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Engel & Völkers Licence Partner Innsbruck

Property in Innsbruck – Engel & Völkers, your local estate agent

Welcome to Engel & Völkers, your Innsbruck Estate Agent

What role does Innsbruck, the state capital of Tirol, play in the property market?

Politicalstability, sustainable economic growth, good infrastructure and an increasingpopulation all ensure attractive investment conditions and make Innsbruck asought-after place for both private and corporate investors to buy first-classproperty. Demand, above allfor well-situated and high-quality residential and commercial property, is highin the Innsbruck area. The name Engel & Völkers stands for quality serviceand a wide international network, and we are proud to represent it here inInnsbruck. The need for advice from qualified consultants in this regionis high, as both local and international customers are exacting in theirdemands. Engel & Völkers offers excellent services, and is playing a majorrole in internationalising the Innsbruck property market.

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Monday – Friday

8:00 am - 5:00 pm


by appointment


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Engel & Völkers
Licence Partner Innsbruck
  • Meraner Straße 7
    6020 Innsbruck
  • Fax: +43 512 55 10 77 10

Innsbruck Bild in Lizenz von 

Factsand figures:

Innsbruck,the state capital of Tirol, constitutes the administrative district ofInnsbruck-Stadt. Geographically, this area encompasses the wide Inn Valley atthe mouth of the Wipp Valley, a section of the southern Mittelgebirge regionwith the boroughs of Igls and Vill, and also part of the Karwendel Mountains tothe north.

Thecity's location at the intersection of important north-south and east-westhighways makes it well situated to serve as a major economic, trade andadministrative centre.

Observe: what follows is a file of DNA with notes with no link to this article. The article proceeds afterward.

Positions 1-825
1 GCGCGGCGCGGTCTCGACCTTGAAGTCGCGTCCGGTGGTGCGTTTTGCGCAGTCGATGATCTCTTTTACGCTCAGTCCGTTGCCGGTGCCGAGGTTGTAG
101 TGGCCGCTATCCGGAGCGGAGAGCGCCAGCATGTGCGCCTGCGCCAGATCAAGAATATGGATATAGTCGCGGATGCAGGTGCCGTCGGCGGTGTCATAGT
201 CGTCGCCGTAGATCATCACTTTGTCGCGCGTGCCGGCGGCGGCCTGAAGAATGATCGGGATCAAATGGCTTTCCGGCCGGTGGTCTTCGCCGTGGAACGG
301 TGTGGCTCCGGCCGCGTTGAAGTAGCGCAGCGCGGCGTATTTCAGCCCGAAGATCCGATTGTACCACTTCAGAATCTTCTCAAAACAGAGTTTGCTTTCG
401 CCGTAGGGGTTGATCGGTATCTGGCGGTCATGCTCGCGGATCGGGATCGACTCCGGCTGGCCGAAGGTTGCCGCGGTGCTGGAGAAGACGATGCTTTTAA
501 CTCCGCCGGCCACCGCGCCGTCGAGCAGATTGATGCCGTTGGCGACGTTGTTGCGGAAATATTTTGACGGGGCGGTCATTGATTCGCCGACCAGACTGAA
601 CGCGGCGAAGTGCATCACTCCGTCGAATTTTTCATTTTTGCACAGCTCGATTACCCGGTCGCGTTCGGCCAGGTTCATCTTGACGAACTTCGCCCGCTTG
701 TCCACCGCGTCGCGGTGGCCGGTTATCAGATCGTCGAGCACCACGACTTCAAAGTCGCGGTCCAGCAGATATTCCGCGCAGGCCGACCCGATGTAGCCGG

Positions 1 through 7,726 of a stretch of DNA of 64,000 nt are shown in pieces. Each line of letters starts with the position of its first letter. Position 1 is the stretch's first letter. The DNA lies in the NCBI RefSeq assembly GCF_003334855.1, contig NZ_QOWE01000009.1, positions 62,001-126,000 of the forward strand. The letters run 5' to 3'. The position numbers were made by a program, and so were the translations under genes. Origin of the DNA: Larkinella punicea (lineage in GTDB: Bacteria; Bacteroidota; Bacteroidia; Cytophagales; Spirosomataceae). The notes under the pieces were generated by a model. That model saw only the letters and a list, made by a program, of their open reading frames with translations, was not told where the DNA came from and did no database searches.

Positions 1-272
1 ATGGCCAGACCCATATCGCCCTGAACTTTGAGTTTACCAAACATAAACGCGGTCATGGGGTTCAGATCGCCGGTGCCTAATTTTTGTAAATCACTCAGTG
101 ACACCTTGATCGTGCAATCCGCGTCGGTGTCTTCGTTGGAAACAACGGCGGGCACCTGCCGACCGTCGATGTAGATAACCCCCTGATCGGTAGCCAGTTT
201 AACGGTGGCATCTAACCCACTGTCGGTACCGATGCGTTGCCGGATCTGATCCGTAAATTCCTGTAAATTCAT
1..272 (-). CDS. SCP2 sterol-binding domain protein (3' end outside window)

Innsbruckis also an important university city, and has a lot to offer in the areas ofeducation, culture and sport. The medical sector in particular stands out.

Thecity has an airport with well-developed facilities, which is of greatimportance to the population and the economy, in particular the West Austriantourism sector.

Withsuch an impressive location and so much to offer, it is no surprise thatInnsbruck attracts so many visitors, most notably winter holidaymakers andconference attendees.

Inrecent years, the working population has risen continually, and at an evenhigher rate than the total population. From around 63,000 in 1971 it rose to88,000 in 2012. The gross value added (GVA) per capita in the Innsbruck-Stadtdistrict currently lies at almost €45,000; this is one of the highest values inall of Austria.

Innsbruckis the fifth largest city in Austria, and provides not only a perfect place foraround 90,000 employees and entrepreneurs to work, but also a hugely popularand invigorating place to live. The population is constantly increasing, thanksto the outstanding living and working conditions in our Alpine city.